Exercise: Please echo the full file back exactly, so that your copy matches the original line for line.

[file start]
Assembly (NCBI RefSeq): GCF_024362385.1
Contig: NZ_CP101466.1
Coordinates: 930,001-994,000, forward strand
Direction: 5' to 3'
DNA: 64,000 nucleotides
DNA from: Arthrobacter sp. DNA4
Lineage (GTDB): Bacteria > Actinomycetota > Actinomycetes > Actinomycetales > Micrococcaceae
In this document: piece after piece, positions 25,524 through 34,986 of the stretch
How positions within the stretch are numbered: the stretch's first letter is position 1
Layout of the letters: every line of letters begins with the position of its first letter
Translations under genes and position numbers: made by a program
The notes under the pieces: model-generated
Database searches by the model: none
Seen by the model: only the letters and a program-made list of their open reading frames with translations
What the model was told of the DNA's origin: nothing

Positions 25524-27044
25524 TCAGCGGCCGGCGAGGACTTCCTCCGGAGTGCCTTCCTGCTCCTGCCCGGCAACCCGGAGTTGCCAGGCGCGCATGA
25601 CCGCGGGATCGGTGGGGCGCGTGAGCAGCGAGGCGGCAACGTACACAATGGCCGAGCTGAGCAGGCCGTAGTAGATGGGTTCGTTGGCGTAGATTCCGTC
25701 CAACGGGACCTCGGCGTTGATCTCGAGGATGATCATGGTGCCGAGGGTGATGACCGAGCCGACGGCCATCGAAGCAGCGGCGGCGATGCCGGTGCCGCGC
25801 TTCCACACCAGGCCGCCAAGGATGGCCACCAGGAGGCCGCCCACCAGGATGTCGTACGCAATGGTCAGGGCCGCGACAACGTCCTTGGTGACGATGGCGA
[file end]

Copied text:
Assembly (NCBI RefSeq): GCF_024362385.1
Contig: NZ_CP101466.1
Coordinates: 930,001-994,000, forward strand
Direction: 5' to 3'
DNA: 64,000 nucleotides
DNA from: Arthrobacter sp. DNA4
Lineage (GTDB): Bacteria > Actinomycetota > Actinomycetes > Actinomycetales > Micrococcaceae
In this document: piece after piece, positions 25,524 through 34,986 of the stretch
How positions within the stretch are numbered: the stretch's first letter is position 1
Layout of the letters: every line of letters begins with the position of its first letter
Translations under genes and position numbers: made by a program
The notes under the pieces: model-generated
Database searches by the model: none
Seen by the model: only the letters and a program-made list of their open reading frames with translations
What the model was told of the DNA's origin: nothing

Positions 25524-27044
25524 TCAGCGGCCGGCGAGGACTTCCTCCGGAGTGCCTTCCTGCTCCTGCCCGGCAACCCGGAGTTGCCAGGCGCGCATGA
25601 CCGCGGGATCGGTGGGGCGCGTGAGCAGCGAGGCGGCAACGTACACAATGGCCGAGCTGAGCAGGCCGTAGTAGATGGGTTCGTTGGCGTAGATTCCGTC
25701 CAACGGGACCTCGGCGTTGATCTCGAGGATGATCATGGTGCCGAGGGTGATGACCGAGCCGACGGCCATCGAAGCAGCGGCGGCGATGCCGGTGCCGCGC
25801 TTCCACACCAGGCCGCCAAGGATGGCCACCAGGAGGCCGCCCACCAGGATGTCGTACGCAATGGTCAGGGCCGCGACAACGTCCTTGGTGACGATGGCGA